It seems that our legislators, despite the thousands who showed up at their town halls to protest such measures, despite the tens of thousands attending other TEA Parties across the nation all year and despite the millions attending various 9/12 rallies, still do not understand the message the American people are sending. The American people want government to resume it’s proper, Constitutional role. For a good example, let’s look at the current healthcare debate.
Our legislators continue to insist that “something must be done” to control healthcare costs and that “something” must involve at least a partial government takeover of our healthcare system. Many of them profess alarm at the anger and opposition they are seeing, but refuse to believe that American citizens are rejecting the entire notion of government run healthcare. They often suggest that those who oppose their legislative attempts to take control of the healthcare system are lacking in compassion. Many of them have referred to large segments of the American population in derogatory terms. It is time for them to wake up.
This debate is not just about healthcare, it is about the foundational principles of this republic. The issue is whether or not we, as individuals, have the right to control our own lives and property and to make our own decisions about our healthcare. Doctors are professionals, providing a service that many times costs more than it should because of a system already filled with intrusive, overbearing, needless, bureaucratic, governmental interference. If our legislators are truly interested in lowering healthcare costs, perhaps they should consider deregulation and tort reform. Perhaps they should allow interstate competition for health insurance companies. In other words, they could consider getting the government out of the way and letting the free market work.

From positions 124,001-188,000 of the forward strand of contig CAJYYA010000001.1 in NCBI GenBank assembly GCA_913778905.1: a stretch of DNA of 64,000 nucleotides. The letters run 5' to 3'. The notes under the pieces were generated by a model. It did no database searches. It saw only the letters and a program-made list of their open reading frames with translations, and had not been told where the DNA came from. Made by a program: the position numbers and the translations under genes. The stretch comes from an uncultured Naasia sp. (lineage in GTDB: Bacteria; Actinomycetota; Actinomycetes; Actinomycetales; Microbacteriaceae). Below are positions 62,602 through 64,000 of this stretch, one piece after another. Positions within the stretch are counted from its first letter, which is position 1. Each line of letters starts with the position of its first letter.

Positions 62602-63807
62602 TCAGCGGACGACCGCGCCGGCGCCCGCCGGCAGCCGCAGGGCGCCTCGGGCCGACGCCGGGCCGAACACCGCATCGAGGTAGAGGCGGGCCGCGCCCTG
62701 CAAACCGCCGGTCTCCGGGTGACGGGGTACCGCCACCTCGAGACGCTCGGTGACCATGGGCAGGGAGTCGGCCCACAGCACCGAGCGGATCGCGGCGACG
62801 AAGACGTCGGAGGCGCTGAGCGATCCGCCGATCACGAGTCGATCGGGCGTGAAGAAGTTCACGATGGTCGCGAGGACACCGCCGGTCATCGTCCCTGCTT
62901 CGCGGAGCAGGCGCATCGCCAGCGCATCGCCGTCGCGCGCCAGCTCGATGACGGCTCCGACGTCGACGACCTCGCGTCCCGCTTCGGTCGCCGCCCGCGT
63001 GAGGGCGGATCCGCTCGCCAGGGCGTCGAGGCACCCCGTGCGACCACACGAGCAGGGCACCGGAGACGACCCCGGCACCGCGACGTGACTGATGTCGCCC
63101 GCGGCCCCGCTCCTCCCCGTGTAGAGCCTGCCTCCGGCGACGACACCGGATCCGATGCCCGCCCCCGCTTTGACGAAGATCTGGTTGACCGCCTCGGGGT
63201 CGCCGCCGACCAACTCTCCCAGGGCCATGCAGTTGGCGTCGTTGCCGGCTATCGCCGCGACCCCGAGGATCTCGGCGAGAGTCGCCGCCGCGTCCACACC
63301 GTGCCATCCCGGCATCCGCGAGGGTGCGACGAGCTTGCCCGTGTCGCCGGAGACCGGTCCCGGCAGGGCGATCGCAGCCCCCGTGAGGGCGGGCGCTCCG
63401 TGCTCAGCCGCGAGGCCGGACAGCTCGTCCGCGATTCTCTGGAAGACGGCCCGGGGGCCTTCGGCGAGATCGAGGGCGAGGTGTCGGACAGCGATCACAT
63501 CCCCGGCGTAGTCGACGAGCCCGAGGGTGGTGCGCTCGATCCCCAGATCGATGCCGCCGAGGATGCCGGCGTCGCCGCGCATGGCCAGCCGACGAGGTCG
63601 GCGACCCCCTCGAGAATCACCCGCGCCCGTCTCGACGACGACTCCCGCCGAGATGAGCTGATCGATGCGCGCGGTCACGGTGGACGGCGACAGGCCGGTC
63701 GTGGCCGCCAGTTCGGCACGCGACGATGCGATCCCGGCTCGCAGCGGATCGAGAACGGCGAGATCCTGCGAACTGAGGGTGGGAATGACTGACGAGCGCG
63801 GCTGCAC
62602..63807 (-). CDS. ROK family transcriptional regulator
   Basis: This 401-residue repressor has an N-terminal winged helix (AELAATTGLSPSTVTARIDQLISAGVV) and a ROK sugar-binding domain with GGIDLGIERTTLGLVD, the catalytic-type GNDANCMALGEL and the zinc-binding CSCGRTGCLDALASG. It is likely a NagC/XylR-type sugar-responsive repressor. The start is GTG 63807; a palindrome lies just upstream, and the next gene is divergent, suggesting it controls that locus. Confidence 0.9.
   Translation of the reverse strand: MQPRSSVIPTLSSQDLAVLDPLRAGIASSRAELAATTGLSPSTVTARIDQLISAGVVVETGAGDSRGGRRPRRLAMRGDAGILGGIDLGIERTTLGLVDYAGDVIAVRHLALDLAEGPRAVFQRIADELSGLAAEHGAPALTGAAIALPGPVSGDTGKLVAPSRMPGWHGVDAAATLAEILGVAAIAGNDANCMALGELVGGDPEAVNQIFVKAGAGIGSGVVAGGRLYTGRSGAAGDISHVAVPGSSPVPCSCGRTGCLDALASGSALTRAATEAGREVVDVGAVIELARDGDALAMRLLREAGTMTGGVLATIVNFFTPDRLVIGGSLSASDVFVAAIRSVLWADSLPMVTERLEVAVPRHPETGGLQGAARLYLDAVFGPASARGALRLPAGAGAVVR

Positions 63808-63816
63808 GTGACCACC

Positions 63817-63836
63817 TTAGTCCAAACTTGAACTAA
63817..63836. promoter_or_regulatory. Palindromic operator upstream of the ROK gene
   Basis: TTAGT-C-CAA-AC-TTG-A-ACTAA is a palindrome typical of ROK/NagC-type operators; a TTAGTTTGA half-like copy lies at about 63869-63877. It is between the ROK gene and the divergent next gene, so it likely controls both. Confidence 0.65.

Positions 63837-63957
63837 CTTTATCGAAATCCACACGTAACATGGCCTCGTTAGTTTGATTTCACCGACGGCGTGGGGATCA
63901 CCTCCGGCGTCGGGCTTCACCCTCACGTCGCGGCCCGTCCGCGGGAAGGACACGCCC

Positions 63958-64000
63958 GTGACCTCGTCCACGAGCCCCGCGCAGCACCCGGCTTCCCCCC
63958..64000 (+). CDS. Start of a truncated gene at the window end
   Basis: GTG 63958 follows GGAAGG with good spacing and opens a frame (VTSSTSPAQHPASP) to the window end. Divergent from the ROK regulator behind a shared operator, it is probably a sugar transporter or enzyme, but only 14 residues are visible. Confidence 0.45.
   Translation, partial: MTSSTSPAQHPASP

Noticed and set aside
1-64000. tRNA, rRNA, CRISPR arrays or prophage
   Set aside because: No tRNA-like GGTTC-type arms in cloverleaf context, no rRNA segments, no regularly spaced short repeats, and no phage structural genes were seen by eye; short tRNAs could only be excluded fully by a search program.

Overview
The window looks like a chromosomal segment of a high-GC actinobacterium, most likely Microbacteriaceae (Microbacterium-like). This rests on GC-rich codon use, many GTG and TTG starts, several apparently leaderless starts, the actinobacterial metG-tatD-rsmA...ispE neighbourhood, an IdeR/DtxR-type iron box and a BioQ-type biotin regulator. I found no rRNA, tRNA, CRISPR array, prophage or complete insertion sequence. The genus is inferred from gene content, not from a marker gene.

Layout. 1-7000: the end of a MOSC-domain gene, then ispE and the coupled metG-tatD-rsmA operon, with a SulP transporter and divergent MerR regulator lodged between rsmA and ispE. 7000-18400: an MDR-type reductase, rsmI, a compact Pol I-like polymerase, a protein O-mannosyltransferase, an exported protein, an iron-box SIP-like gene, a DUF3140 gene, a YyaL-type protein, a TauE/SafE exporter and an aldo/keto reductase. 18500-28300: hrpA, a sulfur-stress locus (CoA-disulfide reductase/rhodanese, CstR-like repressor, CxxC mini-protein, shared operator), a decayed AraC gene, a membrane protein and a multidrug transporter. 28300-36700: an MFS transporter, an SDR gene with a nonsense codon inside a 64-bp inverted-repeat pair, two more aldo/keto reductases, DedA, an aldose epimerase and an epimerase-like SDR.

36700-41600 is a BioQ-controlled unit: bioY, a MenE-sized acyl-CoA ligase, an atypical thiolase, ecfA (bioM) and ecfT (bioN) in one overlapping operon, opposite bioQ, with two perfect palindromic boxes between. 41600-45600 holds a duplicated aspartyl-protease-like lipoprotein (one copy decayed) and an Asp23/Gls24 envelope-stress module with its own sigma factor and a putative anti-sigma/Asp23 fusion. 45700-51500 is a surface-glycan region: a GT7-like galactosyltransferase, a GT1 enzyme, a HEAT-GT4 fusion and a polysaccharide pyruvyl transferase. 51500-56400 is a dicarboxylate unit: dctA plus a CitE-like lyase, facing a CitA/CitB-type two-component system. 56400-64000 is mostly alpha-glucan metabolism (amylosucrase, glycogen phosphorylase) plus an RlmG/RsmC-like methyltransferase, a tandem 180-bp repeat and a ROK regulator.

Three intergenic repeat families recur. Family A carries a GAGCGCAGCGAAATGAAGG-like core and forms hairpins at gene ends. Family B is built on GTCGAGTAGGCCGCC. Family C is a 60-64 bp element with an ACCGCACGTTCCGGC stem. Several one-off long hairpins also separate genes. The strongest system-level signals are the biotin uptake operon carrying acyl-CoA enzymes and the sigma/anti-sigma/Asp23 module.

For anyone, least of all our elected officials, to suggest that those who oppose government run healthcare are lacking in compassion, when the question before us as a nation has little or nothing to do with compassion for one’s fellow man, is outrageous. Americans donate more of their time and money to charitable and service efforts than the people of any other nation. As was noted in the Seattle Times in a 2007 article: “Americans give twice as much as the next-most-charitable country, according to a November 2006 comparison by the Charities Aid Foundation. In philanthropic giving as a percentage of gross domestic product, the United States ranked first at 1.7 percent. Britain was next at 0.73 percent, while France, with a 0.14 percent rate, trailed such countries as South Africa, Singapore, Turkey and Germany”. Notice that the USA gave more than twice as much as the 2nd place nation.
Government run programs are not known for compassion. Witness Oregon’s response to Barbara Wagener, a woman suffering with lung cancer. The state health plan refused to pay for her cancer drugs, but offered to pay for palliative care, including drugs she could use to commit suicide.
The government is known for corruption and fiscal irresponsibility. The American people are known for compassion and charity.
Listen carefully legislators. Americans as a whole are a compassionate and giving people and we do not want government run healthcare. Americans want the freedom to make our own choices, even if that means we occasionally fail to make good choices. It is not the government’s job to control the choices we make with our freedom, it is the government’s job to make sure we have the freedom to make those choices. The current administration and Congress seem disturbingly unwilling to grant that point, and that is why millions are gathering to peacefully protest the actions of this administration and this Congress.
Belanne Pibal is a Liberty Features Syndicated writer.